How Canberra’s COVID-19 lockdown is impacting the capital’s property market

 In Home News Section, Uncategorized

Cracking into Canberra’s property market was already a struggle, but the current lockdown has made buying a home even more difficult.

From yesterday, lockdown restrictions relaxed for real estate companies, who are now allowed to have one person attend a property to conduct inspections, film or take photographs to help progress a sale.

But while some movement in the market is good news for Canberrans trying to sell, buyers will have to take more risks than usual.

What does buying and selling in lockdown look like?

It is estimated that more than 350 properties were unable to be listed over the first two weeks of Canberra’s lockdown.

“Over the past four weeks we have seen the new listings count across the ACT fall by 16 per cent,” CoreLogic’s head of Australian research Eliza Owen said.

“In the auction market, we have seen fewer properties actually going to auction and more properties being withdrawn altogether.”

But while yesterday’s changes mean that many homes can now be listed for sale, experts warn not to expect a sudden influx of properties on the market.

“[There is] resistance from some people to put their property on the market for some time until they feel that it is safe to do so,” Total Property Management director Craig Bright said.

“We certainly see a tight market continuing in both rentals and sales and that will probably occur until the end of next year at least.”

And if sellers are apprehensive to put their homes on the market, many buyers are likely to be even more nervous.

Physical and individual virtual inspections are still not permitted — so buyers will have to pull the trigger before even stepping foot into their new homes.

But it seems it is a risk that many may be willing to take.

Ms Owen said with a low level of housing stock in Canberra and prices across the city continuing to rise, taking a risk was the only option for many would-be buyers.

Could the lockdown bring down prices?

Unfortunately for buyers, the current lockdown is unlikely to reduce house prices in the capital.

The annual median price in most Canberra suburbs rose by more than 20 per cent from 2019 to 2021 and there has been a rise in prices every month since April 2019.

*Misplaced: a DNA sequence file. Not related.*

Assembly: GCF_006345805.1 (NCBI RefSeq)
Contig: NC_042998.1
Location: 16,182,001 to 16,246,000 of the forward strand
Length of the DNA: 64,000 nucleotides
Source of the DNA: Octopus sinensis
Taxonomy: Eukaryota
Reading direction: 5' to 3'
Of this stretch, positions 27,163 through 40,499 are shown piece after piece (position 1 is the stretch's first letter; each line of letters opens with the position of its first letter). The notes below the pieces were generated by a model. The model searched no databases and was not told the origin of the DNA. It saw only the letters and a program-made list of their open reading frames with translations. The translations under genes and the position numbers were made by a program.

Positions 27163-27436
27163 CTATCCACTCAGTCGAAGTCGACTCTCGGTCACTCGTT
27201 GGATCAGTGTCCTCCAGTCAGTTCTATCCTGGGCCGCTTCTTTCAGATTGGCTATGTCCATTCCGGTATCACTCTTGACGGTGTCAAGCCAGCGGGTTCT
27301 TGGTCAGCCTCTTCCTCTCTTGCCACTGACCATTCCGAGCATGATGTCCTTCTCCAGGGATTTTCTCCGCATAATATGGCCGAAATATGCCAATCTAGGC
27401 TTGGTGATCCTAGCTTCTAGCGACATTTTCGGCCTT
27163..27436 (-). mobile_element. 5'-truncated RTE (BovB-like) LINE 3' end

“I would expect property prices to keep rising through this period,” Ms Owen said.

“You are not getting a big influx of supply and that is typically what would put downward pressure on prices.”

Mr Bright agreed, saying there had been a substantial shortage of stock in Canberra since before the COVID-19 pandemic.

“If these properties are marketed, that is not going to make a massive dent in supply,” he said.

“From what I can see in data there is still a pent-up demand there for people wanting to buy a property.”

Virtual auctions a popular alternative

Homes that have been on the market during the lockdown have been selling, with many agents reporting a 100 per cent virtual auction clearance rate.

Australia’s preliminary clearance rate dropped to its lowest level in more than a year last year, but Canberra bucked the trend with a clearance rate of nearly 80 per cent.

“The clearance rates on virtual auctions have been very high and a lot of those have been to purchasers who have been unable to physically inspect the property,” Mr Bright said.

Online auctions have been so popular, that some agents have taken the “highly unusual” step of requiring prospective bidders to put $1,000 into a trust account before they are allowed access to the auction — a move designed to reduce the number of “nosey neighbours” or other parties who are simply there to watch the show.

The practice also occurred during last year’s lockdown, to help filter out serious buyers from the “sticky beaks” in a crowded virtual room.

“If it was an open link you could end up with a huge number of people,” Mr Bright said.

“It is very hard for the auctioneer to decipher or keep track of genuine bids in those circumstances.”

(Original ABC Article)